An Aging Hair Loss Understanding

Aging Hair Loss

Aging Hair Loss

Aging hair loss is a common concern and we can help you understand it better.

Did you know that one of the most prolific areas of research these days is on aging and aging hair loss. From quality of life, to the onset of diseases associated with age, a key goal is to stack the deck in favor of healthful longevity. As a visible sign of advancing years, few physical changes are more obvious than progressive hair loss. Even for individuals who have escaped early-onset androgenetic alopecia, the later years take their toll and you will see aging hair loss.

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Aging Hair Loss Basics

It is rare for people of either gender to reach seventy years of age with a full, intact dense head of hair because of aging hair loss. Senescent alopecia appears to follow a somewhat different etiological path than common androgen-based pattern hair loss. Instead of bitemporal recession and the progressive balding of the crown, a general loss of density occurs throughout the scalp. Hair aging comprises accumulated damage to the structures producing the hair shaft and involution of the hair follicle.

An intriguing clue into senescent alopecia may be found in a distantly related disorder, alopecia areata (AA). In AA, it is typical for pigmented hair to be targeted for attack, but hypo-pigmented (grey) hair is often spared. What does this tell us? Experimental evidence supports the hypothesis that oxidative stress plays a role in skin and hair aging. So, reagents that may blunt reactive oxygen species could hold promise in addressing senescent aging hair loss.

Additionally, the scalp is also subject to intrinsic or physiologic aging and extrinsic aging caused by external factors. Intrinsic factors are related to individual genetic and epigenetic mechanisms with population-based variation. Here, disease phenotypes include familial premature graying and, of course, androgenetic alopecia. Extrinsic factors include ultraviolet radiation and smoking. The cumulative result of extrinsic factors is a negative change in the efficient maintenance of hair cycle dynamics. Essentially, the hairs stop growing as robustly, regularly and efficiently as before.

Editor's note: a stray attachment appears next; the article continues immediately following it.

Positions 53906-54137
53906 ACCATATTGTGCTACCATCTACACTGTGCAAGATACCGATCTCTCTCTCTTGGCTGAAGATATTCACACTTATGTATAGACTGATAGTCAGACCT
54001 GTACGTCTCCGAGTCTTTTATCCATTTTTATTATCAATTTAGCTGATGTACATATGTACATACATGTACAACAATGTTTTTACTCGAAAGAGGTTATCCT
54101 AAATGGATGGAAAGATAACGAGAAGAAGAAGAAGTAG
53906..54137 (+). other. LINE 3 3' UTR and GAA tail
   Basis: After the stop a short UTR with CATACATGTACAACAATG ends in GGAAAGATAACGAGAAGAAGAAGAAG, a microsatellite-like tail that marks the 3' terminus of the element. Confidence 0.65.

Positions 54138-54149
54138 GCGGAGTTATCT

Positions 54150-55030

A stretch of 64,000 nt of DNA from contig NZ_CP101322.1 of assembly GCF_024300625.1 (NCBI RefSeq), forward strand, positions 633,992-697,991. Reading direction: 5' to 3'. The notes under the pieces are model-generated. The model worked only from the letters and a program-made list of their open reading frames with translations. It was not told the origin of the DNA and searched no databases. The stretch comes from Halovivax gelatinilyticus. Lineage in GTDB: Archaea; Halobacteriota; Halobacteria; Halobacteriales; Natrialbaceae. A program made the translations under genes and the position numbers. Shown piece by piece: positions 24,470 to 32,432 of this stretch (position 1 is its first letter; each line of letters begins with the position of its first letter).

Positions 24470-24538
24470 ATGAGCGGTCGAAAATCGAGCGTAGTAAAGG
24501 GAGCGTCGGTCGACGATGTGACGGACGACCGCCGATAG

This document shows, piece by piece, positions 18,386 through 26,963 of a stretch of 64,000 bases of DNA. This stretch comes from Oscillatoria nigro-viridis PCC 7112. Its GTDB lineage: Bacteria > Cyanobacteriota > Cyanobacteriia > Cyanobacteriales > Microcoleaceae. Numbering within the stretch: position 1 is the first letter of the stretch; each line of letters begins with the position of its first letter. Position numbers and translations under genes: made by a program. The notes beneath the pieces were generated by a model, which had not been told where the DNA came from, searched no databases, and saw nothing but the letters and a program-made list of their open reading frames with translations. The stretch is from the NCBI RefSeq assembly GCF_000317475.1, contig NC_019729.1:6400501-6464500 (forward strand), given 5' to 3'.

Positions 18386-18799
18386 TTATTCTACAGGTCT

A Cure For Aging Hair Loss

Almost daily, the news channels report substantive breakthroughs in advancing human health.  New drugs, new approaches using molecular tools such as stem cells, and other 21st Century techniques herald an apparently endless stream of medical miracles.  But what about garden variety common pattern or aging hair loss?  It’s creeping into the future fast.  So where’s the cure?

To begin, it is important to recognize the limitations researchers face in sorting out the pieces of the pattern hair loss puzzle.  First limitation, no animal model.  Unlike numerous diseases, ranging from cardiovascular disease to diabetes to Alzheimer’s, there simply is no animal model for common pattern hair loss.

Some of the most important breakthroughs in human disease have occurred as a result of work undertaken on animal models.  This is not going to happen in pattern hair loss for reasons just noted.  Second limitation, aging hair loss is a complex trait disorder.  This means that there are numerous genes and other factors (biochemistry, age, circulating hormones, environment, etc.) that contribute to phenotype.  It’s not just one thing that causes pattern hair loss.

For precisely this reason, in our lab we have moved away from focusing on DHT/5-alpha reductase.  Newly published research by our group and collaborators at University of Albany show that inflammation plays a meaningful role in the onset and progression of pattern hair loss.  Other factors will be important and we are working to understand what those may be.

Third limitation, many natural substances are largely undiscovered.  Most drugs cause side effects.  Fortunately, naturally-derived substances are less likely to cause this problem.  However, we are still very early in the process of discovering the potential benefits which may be found in naturally-sourced molecules.  This is one very important part of what we do to create better therapies and treatments.  Still, while safe and effective treatments constitute the best of what we’re able to accomplish today, the future of aging hair loss research centers around finding an actual “cure”.

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